That’s where things get tricky. In both the hardware AND software views, hardware is included. Due to their use of this methodology, hardware can (and does!) significantly impact IDC’s market share calculations. For example, the hardware values that the IDC report associated with Nutanix software varies significantly by hardware provider. For every $1 of HCI software sold by Nutanix, IDC’s market share methodology layered on between $1.30 to $4.50 of hardware, with an average in the low $2’s. This is due to the significant discrepancy of the values of HCI hardware that these vendors report to IDC (subject to significant variation). While the market value of servers across vendors was similar in the marketplace, IDC reported approximately one-third the value for SuperMicro-branded hardware as compared with many other brands. This significantly and negatively impacted Nutanix’s market share.

By continuing to focus on hardware, even in the software-centric view, IDC simply did not account for our changing software strategy of rapidly expanding and diversifying hardware platforms — enabled by our VAR partners — all in the name of customer freedom of choice. We knew there was room to make it more accurate and clear for our customers. After several quarters of discussions with IDC on methodology, the firm recently agreed to calculate market share with a “software-only” view of the entire software-defined data center market including a separate view for HCI. We are delighted AND thankful.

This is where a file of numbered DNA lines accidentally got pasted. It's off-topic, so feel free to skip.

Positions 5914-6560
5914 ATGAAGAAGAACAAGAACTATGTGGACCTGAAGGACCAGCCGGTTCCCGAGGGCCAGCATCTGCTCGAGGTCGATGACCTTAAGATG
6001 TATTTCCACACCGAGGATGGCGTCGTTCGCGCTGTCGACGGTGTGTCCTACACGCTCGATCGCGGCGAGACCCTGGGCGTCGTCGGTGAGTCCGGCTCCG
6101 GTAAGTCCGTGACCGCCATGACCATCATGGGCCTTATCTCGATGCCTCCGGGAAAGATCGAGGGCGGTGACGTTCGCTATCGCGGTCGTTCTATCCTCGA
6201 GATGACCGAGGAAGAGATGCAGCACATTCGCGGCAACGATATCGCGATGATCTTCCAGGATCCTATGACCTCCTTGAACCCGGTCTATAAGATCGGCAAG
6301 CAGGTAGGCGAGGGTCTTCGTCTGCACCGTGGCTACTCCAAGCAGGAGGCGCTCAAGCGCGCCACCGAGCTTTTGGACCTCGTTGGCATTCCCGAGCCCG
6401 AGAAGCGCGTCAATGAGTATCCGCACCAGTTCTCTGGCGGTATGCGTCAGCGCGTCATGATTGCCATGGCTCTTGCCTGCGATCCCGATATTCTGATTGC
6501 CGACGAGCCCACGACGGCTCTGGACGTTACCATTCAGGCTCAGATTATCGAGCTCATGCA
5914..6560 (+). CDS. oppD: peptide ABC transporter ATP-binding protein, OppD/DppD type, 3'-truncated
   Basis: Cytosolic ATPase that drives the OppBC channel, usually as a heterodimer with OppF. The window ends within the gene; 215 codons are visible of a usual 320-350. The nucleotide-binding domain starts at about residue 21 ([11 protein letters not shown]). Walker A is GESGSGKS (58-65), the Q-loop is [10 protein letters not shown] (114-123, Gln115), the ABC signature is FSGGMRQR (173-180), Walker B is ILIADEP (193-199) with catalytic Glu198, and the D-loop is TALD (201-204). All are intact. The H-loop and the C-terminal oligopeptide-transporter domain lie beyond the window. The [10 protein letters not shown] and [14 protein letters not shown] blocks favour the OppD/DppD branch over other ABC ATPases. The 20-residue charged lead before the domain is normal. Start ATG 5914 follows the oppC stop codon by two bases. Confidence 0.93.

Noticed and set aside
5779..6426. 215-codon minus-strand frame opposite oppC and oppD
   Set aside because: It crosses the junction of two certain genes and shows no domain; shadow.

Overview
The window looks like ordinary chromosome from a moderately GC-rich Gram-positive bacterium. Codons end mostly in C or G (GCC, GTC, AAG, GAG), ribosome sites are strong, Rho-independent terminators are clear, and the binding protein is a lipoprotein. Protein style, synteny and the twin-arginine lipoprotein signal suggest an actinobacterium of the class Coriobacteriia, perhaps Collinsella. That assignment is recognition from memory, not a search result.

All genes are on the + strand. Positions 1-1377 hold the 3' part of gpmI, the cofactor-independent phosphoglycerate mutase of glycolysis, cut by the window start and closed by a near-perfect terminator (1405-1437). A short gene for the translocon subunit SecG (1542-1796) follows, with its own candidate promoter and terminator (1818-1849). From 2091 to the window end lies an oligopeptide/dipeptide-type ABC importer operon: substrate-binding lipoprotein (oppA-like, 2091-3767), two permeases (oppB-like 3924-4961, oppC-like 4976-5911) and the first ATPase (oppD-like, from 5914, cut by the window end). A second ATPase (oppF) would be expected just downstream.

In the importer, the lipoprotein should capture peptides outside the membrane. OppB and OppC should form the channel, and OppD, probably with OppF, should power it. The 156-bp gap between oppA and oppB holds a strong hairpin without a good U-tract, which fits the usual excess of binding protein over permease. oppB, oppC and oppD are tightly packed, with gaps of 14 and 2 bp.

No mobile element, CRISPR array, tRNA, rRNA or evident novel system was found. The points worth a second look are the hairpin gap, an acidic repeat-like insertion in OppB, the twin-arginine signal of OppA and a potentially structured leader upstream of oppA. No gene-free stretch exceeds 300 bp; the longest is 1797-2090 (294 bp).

This new view of software without hardware will be a major step in the right direction — as we now move to a subscription business model, we’ll only face more confusion around market share.

The next phase

While our subscription transition is critically important for Nutanix’s future and ultimately provides our customers with far greater choice, it will significantly impact our market share for the foreseeable future. Because our competitors sell “life of device” licenses that have longer implied useful lives, our new subscription model will, in many cases, result in us recording less revenue up front, with the opportunity for more over time, upon renewal (comparable to leasing a car and paying less upfront but more as time goes on and it is continually leased).

As we work through our subscription transformation in the near term, we encourage everyone looking at market share data to evaluate it on their own — remembering that our subscription method means we will, in the aggregate, record less revenue upfront — and to recognize it will take time for the old metrics to catch up. Customers, analysts and anyone else reviewing our market share must do so at their own discretion, recognizing the limitations of these methodologies when comparing different revenue models.

Accurately understanding technology companies moving toward subscription will mean a focus on moving away from traditional growth metrics and instead looking at software and subscription metrics that are designed to show progress for companies in transition. Just as annual recurring revenue (ARR) became a trademark of cloud software success, analysts will start to recognize metrics like annual contract value (ACV) as critical KPIs for enterprises like Nutanix during times of transition (and beyond!). Big companies like Adobe and Microsoft have pulled off major organizational shifts before, but we’ve also seen that it takes time and patience to bring everyone up to speed on these changes.

Nutanix is ten years old, but we’re just at the beginning of our journey. We’ve learned that change is the only constant in the path to building a successful company, so we know to expect many other shifts in the products we build — and in the way we go about bringing them to market. We look forward to continued progress with analysts to ensure market share is communicated clearly in the long-term as this dynamic market continues to evolve.